Envisioning Elite Status: The Foundation for Legendary Branding
Coyte Cooper, Ph.D. – CEO of Elite Level Sport Marketing
December 3, 2012
Our society is drawn to individuals and organizations who are able to achieve high levels of success. I have to admit that I am a person who falls into this category as well. As an athlete, I was always searching for ways to gain an advantage so I could reach a peak level of performance. However, as I have grown as a leader, I have become far more interested in learning about unique individuals who have the ability to get the most out of the people that they are working with in a group environment. Naturally, as a former athlete, this has led me to studying the philosophies of some of the all-time coaching “greats” in college sport (see suggested books: John Wooden [Wooden on Leadership], Dean Smith [The Carolina Way]). As I have read these books (and many others), I have learned that a leader’s vision serves as the foundation for success in all elite sport organizations. My hope is that I can provide some clarity on the steps that are necessary for leaders (administrators, coaches, and marketers) to build a solid organizational culture for their program. I believe that this is an important step for building the brand of your organization and/or program.
Steps to Establishing a Solid Program Brand:
1. Contemplate a Specific Program Vision: One of the first steps that all leaders should consider when attempting to build their brand is to take the time to establish a vision for the program. In simple terms, this means sitting down as a staff to determine exactly what the organization would like to achieve in the long-run. For coach Wooden, this meant creating a vision of UCLA being the premier college basketball program far before they were at a competitive level. It was his vision that set the tone for UCLA becoming one of the greatest teams in the history of college athletics. There must be a program dream that guides the decisions of the staff on a year-to-year basis.
2. Establish a Themed Program Mission: If a vision is a “program’s dream,” then a mission statement is an organized outline on how an organization will achieve established greatness on a regular basis. While mission statements can take a variety of different formats, the most important thing for leaders to understand is that they have the potential to guide (and inspire) staff members and student-athletes each day when implemented properly. For this to occur, administrators and coaches must first clearly identify the concepts that they want their program members to embrace. In leadership, these concepts are often referred to as core values. As illustrated in the chart below, the “Pyramid of Success” was a themed program mission for the UCLA program. With these values, it is no surprise that his players went on to achieve success in all aspects of life.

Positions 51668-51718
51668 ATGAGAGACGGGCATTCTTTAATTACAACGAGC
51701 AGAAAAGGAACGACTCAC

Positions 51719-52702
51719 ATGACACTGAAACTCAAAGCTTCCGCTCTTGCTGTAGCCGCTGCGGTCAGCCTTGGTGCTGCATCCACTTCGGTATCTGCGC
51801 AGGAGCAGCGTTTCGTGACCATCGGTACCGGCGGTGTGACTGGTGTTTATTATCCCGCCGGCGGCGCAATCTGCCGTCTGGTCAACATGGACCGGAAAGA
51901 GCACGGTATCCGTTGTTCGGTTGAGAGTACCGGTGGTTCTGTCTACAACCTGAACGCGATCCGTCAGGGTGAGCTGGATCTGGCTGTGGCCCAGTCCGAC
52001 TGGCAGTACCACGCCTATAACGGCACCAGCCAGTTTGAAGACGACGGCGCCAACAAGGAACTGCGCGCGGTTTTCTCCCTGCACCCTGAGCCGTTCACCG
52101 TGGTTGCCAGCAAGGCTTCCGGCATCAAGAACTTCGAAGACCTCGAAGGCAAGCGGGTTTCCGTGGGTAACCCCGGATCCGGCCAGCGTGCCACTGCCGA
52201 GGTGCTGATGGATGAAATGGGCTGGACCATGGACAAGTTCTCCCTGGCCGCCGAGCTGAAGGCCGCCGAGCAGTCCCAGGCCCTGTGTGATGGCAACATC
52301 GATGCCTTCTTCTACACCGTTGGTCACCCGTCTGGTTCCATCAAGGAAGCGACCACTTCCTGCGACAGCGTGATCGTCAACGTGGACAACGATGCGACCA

3. Invest in Educational Opportunities: One of the biggest mistakes that many organizations make when establishing their culture is that they do not take the time to educate their members on their mission and core values. This is not a mistake that Brian Smith (Head Wrestling Coach at Missouri) is going to make with his program. After establishing his “Tiger Style” mantra (see “The Foundation to Branding” entry), he used coach Wooden’s Pyramid of Success as a guide to craft his program’s core values (e.g., Uncommon Accountability, Positive Preparation). However, these efforts would not be effective without the educational opportunities that he has created for his student-athletes. One example here is that he has developed educational sessions to teach his team members about each of the individual core values. This is reinforced with sound reward policies that are explained to student-athletes in pre-season activities. This is the same type of creative process that needs to be embraced within an organization.
4. Reinforce Values on a Daily Basis: The core value developmental and educational elements (steps #2 and #3) are simply the first steps in building your program’s brand. The truth is that your organization’s modeling and follow through will determine whether you are successful in taking your program to the next level. If creativity and innovation is identified as an important brand element, then the “Director of Marketing” in a sport organization must make a commitment to modeling these principles on a daily basis. This is the only way to increase the chances that other staff members will embrace these values. When all members completely buy-in to the philosophy, the end result will be a series of products that send an intentional message about your brand.
5. Incorporate Program Mantra in Innovative Marketing Efforts: In many ways, this final step is the most difficult for organizations to achieve because it clearly involves the ability to practically apply each of the previous steps. Because of this, I believe it is a concept that only highly proactive organizations will embrace. However, it is the type of concept that will take a program to an entirely new level from a marketing standpoint. To describe this step, it is best to discuss the steps that Brian Smith has taken to build consumer interest in his program. Following up on his “Tiger Style” mantra, he has developed entertainment opportunities such as the “Tiger Style” duals and “Tiger Style” tailgating to further enhance the brand of his program. It is this above and beyond mentality that has allowed him to reach a new level with his program.
So, what type of organization are you going to have? Take the first step today and never look back!!! More to come on building an organization “the right way” in future entries…